Are marrow bones safe for dogs?
When I was a kid my family had a cocker spaniel. She ate grocery store kibble (hey, I was young and didn't know any better), but my dad also used to give her an array of raw bones to chew. I remember raw marrow bones were one of her favorite treats. She would spend hours working on them, trying to figure out how to get all of the coveted marrow out. There are health benefits to feeding dogs marrow, but when I got older and had dogs of my own (ha) I learned that there are also potential dangers associated with feeding raw marrow bones.
I remember when I first got Kitsune, doing research about what types of bones are safe for dogs and coming across numerous accounts of dogs who had gotten marrow bones stuck on their lower jaws. Hollow marrow bones can get lodged around dog's lower jaw, right behind the canine teeth. Apparently this phenomenon isn't all that uncommon. Sometimes the bones get so stuck that vets have to use bone saws to remove them.
You could argue that selecting the right sized bone could eliminate, or at least greatly reduce, this risk. Even so, there are other potential problems. Weight bearing bones of large animals, which includes beef marrow bones, are very hard - harder than dog's teeth. Hard bones plus over exuberant dogs can lead to broken or fractured teeth, which can be painful and expensive to treat.
If marrow bones are so dangerous, why did we include it on our A to Z foods list?
The marrow inside marrow bones contains vitamins, minerals, and essential fatty acids. Fatty acids help promote healthy brain function, skin and fur health, faster wound healing, and a healthy immune system. Marrow contains elements important to the body including vitamin A, iron, calcium, phosphorous, and zinc to name a few.
To give my dogs the benefits of consuming marrow, while also avoiding the potential dangers that can come with giving them intact marrow bones, I make them bone broth!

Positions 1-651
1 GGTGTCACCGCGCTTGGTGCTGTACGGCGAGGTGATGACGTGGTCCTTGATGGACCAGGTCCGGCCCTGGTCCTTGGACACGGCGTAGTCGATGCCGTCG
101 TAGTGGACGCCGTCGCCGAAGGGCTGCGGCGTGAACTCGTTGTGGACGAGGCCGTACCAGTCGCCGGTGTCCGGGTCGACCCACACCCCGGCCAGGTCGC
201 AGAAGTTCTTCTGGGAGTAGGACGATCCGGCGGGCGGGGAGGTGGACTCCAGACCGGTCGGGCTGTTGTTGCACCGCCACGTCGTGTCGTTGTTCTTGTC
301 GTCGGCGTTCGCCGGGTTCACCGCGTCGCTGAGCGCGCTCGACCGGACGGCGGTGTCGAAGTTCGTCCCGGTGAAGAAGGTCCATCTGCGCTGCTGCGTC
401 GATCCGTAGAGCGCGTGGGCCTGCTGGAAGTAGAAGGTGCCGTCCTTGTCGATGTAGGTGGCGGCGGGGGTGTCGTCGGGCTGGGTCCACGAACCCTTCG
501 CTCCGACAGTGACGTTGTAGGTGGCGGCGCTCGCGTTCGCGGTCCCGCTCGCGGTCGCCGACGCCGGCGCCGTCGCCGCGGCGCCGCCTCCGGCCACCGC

Bone broth is, basically, soup stock that's made by allowing bones to simmer in water for long periods of time. Add vinegar (I use apple cider vinegar) to help draw nutrients from the bones. I use our slow cooker to make bone broth and almost always include at least one beef marrow bone, although other types of bones can be used as well. When your broth is done, make sure to strain out the bones and only offer your dog the liquid/jelly (bone broth has a gelatin like consistency after it cools).
Bone broth is an amazing food topper. It can be a great way to get nutrients into a sick dog. Like the gelatin we posted about the other day, bone broth can help support joint health. It contains natural forms of glucosamine and chondroitin, as well as many other essential vitamins and minerals. If you make too much, you can freeze bone broth to make it last longer. I usually freeze it in ice cube trays so I can easily defrost a few cubes at a time.
Making bone broth is a great way to provide your dog with the benefits of marrow bones, without having to deal with any of the potential drawbacks. Do you like cooking for your dog? Have you ever tried making bone broth?
This post is a part of the 2016 Blogging from A to Z challenge! You can learn more about our challenge theme here.